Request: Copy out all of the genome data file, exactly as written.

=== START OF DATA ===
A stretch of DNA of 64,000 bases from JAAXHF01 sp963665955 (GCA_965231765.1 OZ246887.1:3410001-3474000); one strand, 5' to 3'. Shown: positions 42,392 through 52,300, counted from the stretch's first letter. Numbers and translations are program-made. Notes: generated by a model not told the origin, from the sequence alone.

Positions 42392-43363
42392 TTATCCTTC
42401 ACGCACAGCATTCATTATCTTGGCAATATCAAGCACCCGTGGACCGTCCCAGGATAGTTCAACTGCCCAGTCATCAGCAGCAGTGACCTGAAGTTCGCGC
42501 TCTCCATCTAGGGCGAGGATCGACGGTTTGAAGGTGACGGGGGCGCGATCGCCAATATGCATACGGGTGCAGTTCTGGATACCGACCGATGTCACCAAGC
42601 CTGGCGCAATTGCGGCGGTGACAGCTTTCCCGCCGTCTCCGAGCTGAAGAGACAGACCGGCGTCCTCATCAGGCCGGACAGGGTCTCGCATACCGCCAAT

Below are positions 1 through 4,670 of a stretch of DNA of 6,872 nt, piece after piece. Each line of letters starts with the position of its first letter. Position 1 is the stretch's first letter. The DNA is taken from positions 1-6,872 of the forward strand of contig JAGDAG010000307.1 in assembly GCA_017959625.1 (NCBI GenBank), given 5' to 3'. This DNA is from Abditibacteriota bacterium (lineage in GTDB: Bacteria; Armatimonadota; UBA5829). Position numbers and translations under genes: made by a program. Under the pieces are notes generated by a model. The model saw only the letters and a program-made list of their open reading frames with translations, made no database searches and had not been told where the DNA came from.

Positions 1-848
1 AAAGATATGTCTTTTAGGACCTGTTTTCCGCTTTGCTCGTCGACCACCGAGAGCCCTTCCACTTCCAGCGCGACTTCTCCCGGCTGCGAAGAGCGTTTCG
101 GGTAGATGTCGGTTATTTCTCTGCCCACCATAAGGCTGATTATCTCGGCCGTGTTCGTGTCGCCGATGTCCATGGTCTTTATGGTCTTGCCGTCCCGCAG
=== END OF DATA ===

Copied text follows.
A stretch of DNA of 64,000 bases from JAAXHF01 sp963665955 (GCA_965231765.1 OZ246887.1:3410001-3474000); one strand, 5' to 3'. Shown: positions 42,392 through 52,300, counted from the stretch's first letter. Numbers and translations are program-made. Notes: generated by a model not told the origin, from the sequence alone.

Positions 42392-43363
42392 TTATCCTTC
42401 ACGCACAGCATTCATTATCTTGGCAATATCAAGCACCCGTGGACCGTCCCAGGATAGTTCAACTGCCCAGTCATCAGCAGCAGTGACCTGAAGTTCGCGC
42501 TCTCCATCTAGGGCGAGGATCGACGGTTTGAAGGTGACGGGGGCGCGATCGCCAATATGCATACGGGTGCAGTTCTGGATACCGACCGATGTCACCAAGC
42601 CTGGCGCAATTGCGGCGGTGACAGCTTTCCCGCCGTCTCCGAGCTGAAGAGACAGACCGGCGTCCTCATCAGGCCGGACAGGGTCTCGCATACCGCCAAT

Below are positions 1 through 4,670 of a stretch of DNA of 6,872 nt, piece after piece. Each line of letters starts with the position of its first letter. Position 1 is the stretch's first letter. The DNA is taken from positions 1-6,872 of the forward strand of contig JAGDAG010000307.1 in assembly GCA_017959625.1 (NCBI GenBank), given 5' to 3'. This DNA is from Abditibacteriota bacterium (lineage in GTDB: Bacteria; Armatimonadota; UBA5829). Position numbers and translations under genes: made by a program. Under the pieces are notes generated by a model. The model saw only the letters and a program-made list of their open reading frames with translations, made no database searches and had not been told where the DNA came from.

Positions 1-848
1 AAAGATATGTCTTTTAGGACCTGTTTTCCGCTTTGCTCGTCGACCACCGAGAGCCCTTCCACTTCCAGCGCGACTTCTCCCGGCTGCGAAGAGCGTTTCG
101 GGTAGATGTCGGTTATTTCTCTGCCCACCATAAGGCTGATTATCTCGGCCGTGTTCGTGTCGCCGATGTCCATGGTCTTTATGGTCTTGCCGTCCCGCAG